“Wellness- Back to the Basics…..”
By Brittany Burns MD
Health is an interplay between many variables including sleep, nutrition, exercise, stress, relations, ‘play’, genetics, and even a bit of random luck. There are things that are within our realm of control, and others that are unfortunately out of our control. Controlling for the variables that we do have power over, will optimize your chances for a healthy life less riddled with disease and illness.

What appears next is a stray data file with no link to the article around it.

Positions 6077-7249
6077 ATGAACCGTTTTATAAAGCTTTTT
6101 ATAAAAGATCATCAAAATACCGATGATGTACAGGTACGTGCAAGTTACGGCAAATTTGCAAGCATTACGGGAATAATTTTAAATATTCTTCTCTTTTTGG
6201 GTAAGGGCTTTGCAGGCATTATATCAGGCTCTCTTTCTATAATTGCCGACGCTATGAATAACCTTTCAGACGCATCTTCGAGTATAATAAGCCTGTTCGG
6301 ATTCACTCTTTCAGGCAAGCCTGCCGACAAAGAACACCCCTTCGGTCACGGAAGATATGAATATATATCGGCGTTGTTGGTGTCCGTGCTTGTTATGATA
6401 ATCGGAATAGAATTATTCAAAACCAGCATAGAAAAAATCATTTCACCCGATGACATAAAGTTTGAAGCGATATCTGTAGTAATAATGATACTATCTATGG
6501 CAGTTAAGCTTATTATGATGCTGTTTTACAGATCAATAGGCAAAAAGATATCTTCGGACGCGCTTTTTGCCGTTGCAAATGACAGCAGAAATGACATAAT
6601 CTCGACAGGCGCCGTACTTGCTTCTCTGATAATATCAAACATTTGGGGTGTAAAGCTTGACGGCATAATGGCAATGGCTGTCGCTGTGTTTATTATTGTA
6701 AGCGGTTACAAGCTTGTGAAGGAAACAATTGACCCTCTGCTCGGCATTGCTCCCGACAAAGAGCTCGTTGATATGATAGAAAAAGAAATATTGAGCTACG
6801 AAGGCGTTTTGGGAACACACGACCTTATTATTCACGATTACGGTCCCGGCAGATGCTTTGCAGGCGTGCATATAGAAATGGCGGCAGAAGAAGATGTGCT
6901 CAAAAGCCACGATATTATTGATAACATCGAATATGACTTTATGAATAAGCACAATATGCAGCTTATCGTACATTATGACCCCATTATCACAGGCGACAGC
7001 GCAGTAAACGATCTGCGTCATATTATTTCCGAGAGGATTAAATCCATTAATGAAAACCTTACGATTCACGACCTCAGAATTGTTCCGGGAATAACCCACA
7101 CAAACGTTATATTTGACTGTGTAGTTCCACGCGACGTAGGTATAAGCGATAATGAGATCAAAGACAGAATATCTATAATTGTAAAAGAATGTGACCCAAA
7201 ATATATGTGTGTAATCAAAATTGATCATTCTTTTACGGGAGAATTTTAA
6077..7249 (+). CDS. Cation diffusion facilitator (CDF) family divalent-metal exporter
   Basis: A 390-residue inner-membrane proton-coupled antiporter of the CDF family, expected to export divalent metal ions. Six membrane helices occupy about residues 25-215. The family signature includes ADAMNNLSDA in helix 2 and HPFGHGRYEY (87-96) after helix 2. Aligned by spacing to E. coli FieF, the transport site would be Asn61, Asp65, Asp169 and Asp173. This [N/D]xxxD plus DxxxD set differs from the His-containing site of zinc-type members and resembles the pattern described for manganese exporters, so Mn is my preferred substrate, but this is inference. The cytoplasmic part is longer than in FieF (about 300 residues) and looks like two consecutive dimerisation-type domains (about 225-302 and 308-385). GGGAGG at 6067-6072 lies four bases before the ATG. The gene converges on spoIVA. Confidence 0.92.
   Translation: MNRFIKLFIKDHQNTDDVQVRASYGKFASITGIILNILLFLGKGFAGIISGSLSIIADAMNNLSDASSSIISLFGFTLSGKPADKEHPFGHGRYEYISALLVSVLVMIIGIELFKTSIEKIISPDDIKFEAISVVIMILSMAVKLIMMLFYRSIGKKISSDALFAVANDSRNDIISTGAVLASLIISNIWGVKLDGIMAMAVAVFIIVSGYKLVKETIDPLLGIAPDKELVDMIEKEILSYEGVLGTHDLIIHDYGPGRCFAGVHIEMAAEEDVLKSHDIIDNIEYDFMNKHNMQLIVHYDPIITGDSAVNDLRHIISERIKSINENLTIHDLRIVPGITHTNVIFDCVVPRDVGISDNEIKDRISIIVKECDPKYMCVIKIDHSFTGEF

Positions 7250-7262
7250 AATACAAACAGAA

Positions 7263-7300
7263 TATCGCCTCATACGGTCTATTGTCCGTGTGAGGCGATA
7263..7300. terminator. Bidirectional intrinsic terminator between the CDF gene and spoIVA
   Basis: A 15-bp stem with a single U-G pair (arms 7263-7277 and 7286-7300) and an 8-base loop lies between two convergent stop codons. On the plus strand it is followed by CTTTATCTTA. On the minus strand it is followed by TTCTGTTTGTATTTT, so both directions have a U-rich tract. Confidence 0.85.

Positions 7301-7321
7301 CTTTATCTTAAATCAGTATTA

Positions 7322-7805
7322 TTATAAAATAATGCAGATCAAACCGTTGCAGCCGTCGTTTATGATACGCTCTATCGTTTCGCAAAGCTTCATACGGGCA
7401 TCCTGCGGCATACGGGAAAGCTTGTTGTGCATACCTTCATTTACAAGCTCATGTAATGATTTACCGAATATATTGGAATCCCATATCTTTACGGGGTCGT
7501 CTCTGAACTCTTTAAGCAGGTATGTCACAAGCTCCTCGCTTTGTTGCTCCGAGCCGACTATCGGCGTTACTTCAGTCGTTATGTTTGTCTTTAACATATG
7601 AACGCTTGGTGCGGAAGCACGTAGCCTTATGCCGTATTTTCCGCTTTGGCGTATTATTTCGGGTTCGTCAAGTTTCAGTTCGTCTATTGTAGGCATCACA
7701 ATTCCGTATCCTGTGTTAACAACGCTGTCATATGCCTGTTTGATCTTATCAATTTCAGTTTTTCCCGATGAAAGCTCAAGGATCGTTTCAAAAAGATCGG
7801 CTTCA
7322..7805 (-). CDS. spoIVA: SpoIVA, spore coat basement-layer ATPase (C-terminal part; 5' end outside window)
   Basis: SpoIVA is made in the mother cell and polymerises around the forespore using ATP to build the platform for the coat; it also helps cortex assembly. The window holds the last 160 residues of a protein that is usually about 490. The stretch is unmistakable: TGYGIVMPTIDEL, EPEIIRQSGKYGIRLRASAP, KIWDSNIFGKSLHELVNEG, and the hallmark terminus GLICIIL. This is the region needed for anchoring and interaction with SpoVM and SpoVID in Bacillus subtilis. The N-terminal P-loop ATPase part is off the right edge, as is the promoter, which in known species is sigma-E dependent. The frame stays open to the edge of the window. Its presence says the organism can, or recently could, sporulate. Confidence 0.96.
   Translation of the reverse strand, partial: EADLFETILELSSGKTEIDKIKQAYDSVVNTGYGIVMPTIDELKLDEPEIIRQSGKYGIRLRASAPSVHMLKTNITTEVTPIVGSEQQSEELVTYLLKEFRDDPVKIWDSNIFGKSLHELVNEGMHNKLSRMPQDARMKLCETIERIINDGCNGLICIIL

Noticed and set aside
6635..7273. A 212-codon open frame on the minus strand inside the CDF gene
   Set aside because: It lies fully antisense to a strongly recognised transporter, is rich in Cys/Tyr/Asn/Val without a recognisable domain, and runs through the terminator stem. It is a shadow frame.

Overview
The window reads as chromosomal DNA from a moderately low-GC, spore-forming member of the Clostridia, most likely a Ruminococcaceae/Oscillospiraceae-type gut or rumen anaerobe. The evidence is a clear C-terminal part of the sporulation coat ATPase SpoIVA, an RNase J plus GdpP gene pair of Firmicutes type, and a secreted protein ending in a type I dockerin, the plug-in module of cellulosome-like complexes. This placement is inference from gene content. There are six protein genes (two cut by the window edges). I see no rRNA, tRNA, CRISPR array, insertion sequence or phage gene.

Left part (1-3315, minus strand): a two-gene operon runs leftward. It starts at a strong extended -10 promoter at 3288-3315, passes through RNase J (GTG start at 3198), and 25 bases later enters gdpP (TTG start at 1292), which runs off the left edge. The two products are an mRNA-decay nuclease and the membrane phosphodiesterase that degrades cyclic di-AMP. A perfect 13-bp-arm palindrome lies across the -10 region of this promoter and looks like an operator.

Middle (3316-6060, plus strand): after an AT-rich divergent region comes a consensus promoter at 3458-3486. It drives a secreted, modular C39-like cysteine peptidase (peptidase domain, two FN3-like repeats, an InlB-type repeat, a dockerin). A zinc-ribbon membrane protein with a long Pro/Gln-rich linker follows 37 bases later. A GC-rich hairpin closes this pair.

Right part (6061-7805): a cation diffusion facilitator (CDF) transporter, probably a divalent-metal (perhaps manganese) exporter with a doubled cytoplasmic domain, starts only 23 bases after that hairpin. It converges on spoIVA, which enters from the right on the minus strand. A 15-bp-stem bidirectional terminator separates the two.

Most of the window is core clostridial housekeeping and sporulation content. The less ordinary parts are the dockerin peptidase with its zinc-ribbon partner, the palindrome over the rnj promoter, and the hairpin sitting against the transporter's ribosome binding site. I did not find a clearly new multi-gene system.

The medical world has an overwhelming amount of knowledge and ways to manipulate or suppress disease and illness. For many people it is easier to take a pill to address disease or compensate for unhealthy lifestyle, but a pill is still riskier and far inferior to ‘getting back to the basics’. Unfortunately, much of medicine is focused on fixing and controlling disease rather than preventing disease. I propose that we switch our mindset and focus on avoiding and preventing illness. Linking yourself in with a good Primary Care Provider (PCP) who focuses on preventative medicine is highly recommended. Regular annual physical exams and lab evaluation for screening and preventative advice helps to catch disease early when often it can still be reversed or cured. Ultimately your PCP, labs, and knowledge are tools that you can choose to use and empower you to make healthy life choices. Making good choices, and following through with them can be the most challenging to incorporate in your lives, yet by far the most rewarding and powerful! Physicians, medicines, and supplements don’t make you healthy, it is ultimately your choices that determine the healthiest version of you!